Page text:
Source: 
News9 Live
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Date: 
10.09.2021
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Congress has suffered the maximum number of defections since 2014, while the BJP was the biggest gainer since Narendra Modi became the prime minister of the country, a report by the Association for Democratic Reform (ADR) has said. Out of the total defections, nearly 35 per cent of MLAs and MPs defected from the Congress between 2014-2021, compared to a mere seven per cent defectors from the BJP, the analysis said. Around 35 per cent of lawmakers who had defected joined the BJP, the report added. Twenty per cent of the Congress' poll candidates left the party followed by Mayawati-led Bahujan Samaj Party (BSP), which lost 14 per cent of its candidates to other parties. Unsurprisingly, a majority of the electoral candidates who defected landed in the BJP.

The report is based on the analysis of self-sworn affidavits of 1,133 electoral candidates and 500 MPs and MLAs, who defected and contested elections during Lok Sabha and Assembly elections since 2014.

Congress continues to bleed A total of 399 leaders from the Congress party defected in the last seven years, the report noted. Apart from several small-time leaders, the party also saw many bigwigs resigning after the Modi-led BJP replaced the UPA government in 2014. Among those who left the Congress are two young leaders - All India Mahila Congress President Sushmita Dev and former Union Minister

Jitin Prasada. But the big loss for the party came in 2020 when Jyotiraditya Scindia quit the Congress. Scindia’s resignation had ripple effects on the Congress government in Madhya Pradesh, which collapsed soon. BJP returned to power in the state with the help of Scindia. Scindia was inducted into the Modi cabinet this year and was appointed as the Minister for Civil Aviation. The Congress is also facing internal turmoil in states like Punjab, Chhattisgarh and Rajasthan. This trend of defections had prompted Late PM Rajiv Gandhi to bring in the anti-defection law in 1985.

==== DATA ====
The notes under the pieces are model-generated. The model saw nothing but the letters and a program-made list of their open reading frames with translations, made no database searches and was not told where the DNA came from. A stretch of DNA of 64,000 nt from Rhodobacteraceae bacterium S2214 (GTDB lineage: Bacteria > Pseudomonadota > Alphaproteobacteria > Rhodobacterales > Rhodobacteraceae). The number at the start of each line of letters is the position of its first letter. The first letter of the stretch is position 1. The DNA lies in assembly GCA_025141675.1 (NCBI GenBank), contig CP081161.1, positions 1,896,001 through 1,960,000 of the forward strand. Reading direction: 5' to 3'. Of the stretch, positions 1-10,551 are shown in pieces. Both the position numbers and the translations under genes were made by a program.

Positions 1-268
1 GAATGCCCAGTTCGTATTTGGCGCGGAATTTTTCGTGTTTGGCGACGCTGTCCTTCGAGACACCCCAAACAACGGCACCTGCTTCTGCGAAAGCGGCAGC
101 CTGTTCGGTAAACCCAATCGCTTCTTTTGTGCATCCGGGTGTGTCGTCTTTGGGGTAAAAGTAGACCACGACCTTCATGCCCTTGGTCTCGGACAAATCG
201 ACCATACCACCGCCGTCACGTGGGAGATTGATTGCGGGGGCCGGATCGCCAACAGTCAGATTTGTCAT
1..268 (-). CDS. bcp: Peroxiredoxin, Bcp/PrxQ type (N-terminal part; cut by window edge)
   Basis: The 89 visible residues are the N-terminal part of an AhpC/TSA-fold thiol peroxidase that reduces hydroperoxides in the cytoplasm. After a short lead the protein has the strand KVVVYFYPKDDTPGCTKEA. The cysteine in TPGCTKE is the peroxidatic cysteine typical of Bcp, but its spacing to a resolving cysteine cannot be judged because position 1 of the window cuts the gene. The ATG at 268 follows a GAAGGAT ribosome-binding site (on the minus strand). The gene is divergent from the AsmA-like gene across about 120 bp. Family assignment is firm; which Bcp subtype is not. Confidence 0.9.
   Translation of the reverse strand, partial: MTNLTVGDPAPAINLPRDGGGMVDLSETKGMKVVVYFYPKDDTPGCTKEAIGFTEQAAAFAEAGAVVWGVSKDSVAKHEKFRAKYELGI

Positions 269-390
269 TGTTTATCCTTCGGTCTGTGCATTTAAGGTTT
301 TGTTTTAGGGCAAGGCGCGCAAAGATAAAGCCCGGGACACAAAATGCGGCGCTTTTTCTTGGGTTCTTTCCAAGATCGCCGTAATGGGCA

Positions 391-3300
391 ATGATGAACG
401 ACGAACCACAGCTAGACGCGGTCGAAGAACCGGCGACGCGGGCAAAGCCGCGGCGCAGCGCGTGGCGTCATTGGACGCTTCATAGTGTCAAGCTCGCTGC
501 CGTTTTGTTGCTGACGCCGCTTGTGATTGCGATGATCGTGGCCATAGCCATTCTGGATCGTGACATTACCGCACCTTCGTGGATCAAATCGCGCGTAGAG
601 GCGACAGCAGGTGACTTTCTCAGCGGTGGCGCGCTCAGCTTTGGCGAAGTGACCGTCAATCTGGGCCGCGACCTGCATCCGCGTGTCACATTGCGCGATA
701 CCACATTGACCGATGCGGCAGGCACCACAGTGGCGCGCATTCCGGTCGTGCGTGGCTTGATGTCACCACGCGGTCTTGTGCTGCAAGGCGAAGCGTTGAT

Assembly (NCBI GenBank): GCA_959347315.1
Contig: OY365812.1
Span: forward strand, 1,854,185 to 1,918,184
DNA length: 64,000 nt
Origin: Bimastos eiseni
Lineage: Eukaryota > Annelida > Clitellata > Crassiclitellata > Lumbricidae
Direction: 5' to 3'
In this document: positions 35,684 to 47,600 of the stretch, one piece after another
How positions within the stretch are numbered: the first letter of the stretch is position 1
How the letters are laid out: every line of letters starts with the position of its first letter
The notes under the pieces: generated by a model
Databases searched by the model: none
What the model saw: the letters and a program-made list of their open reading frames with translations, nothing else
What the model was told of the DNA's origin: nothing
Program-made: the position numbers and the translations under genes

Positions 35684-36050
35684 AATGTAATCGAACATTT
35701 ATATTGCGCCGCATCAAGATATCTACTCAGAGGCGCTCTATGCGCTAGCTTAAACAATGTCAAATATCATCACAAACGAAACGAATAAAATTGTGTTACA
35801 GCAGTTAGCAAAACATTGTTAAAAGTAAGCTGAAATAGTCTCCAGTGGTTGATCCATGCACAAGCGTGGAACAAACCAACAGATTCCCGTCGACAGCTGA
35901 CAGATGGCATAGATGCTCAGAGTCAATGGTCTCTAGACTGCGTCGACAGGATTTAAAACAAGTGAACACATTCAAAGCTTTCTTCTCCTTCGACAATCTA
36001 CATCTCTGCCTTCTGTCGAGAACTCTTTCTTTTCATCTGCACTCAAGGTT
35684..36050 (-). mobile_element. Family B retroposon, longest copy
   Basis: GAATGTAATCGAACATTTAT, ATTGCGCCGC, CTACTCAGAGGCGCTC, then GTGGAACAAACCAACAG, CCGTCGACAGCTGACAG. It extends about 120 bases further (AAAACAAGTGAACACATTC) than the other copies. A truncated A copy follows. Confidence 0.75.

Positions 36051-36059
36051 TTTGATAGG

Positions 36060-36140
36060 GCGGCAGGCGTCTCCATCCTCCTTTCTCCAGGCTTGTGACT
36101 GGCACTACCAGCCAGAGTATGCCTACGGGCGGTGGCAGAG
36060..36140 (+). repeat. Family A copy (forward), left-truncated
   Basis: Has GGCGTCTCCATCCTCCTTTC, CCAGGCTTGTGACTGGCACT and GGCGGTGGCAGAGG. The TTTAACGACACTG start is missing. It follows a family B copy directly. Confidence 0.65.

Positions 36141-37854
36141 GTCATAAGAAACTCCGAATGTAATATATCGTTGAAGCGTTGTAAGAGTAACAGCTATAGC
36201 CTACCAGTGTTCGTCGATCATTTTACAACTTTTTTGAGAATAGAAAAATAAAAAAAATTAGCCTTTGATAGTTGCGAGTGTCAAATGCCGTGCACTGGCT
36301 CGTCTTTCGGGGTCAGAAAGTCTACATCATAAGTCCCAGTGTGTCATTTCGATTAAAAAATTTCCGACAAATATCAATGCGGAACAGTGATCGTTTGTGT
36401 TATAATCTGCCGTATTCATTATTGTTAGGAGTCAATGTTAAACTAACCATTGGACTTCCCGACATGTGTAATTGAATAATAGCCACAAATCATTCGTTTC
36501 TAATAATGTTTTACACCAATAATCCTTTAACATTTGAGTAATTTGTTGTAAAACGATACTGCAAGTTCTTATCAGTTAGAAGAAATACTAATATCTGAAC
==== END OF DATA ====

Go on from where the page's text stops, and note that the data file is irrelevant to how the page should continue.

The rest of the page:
‘Aya Ram gaya Ram’ syndrome It was in 1967 when the famous ‘aya Ram gaya Ram’ term was coined. In the year, Gaya Lal, an independent MLA had joined the Congress party. He later defected to the United Front -- a coalition government. Lal then returned back to the party within days. However, Lal didn’t stop there. Nine hours after returning to the Congress, he again defected back to the United Front. All of this took place in the span of a fortnight. Congress leader Rao Birendra, who was instrumental in Lal’s defection back to the Congress, had said in a press conference: “Gaya Ram is now Aaya Ram” -- giving birth to the popular phrase in Indian politics, which is being used as a euphemism for horse-trading. Since then the country has seen several politicians switching back and forth between political parties. The recent ‘aya Ram gaya Ram’ analogies can be drawn from West Bengal Assembly elections, where many leaders from the Trinamool Congress, who had joined the BJP, returned to the Mamata Banerjee-led party. “The principles of democracy rely upon ‘government of the people, by the people and for the people’ where ‘interest of citizens’ is of paramount importance in comparison to ‘private interest of our politicians’. This fundamental principal, however, has become skewed with the failing standards of ethical and moral propriety of India’s parliamentary democracy. The ‘Aaya Ram, Gaya Ram’syndrome and the never-ending ‘hunger for power and money’ has become a common practice amongst our Parliamentarians and Political parties,” ADR noted in its report. ‘Crorepati’ candidates The ADR report highlighted several defected candidates whose assets were in crores. Out of the 1,133 re-contesting candidates, 706 -- 62 per cent -- are crorepatis, the report said. And out of the 500 re-contesting MPs and MLAs, 419 -- 84 per cent -- are crorepatis. “As a step towards free and fair elections, there should be cancellation of tax exemption given to the political parties who deliberately give tickets to undeserving, dishonest, corrupt, moneyed and tainted candidates. In addition, the Election Commission of India (ECI) should exercise powers under Article 324 of the Constitution to de-register and de-recognise any political party if it knowingly puts up such candidates,” the report said in its recommendations.

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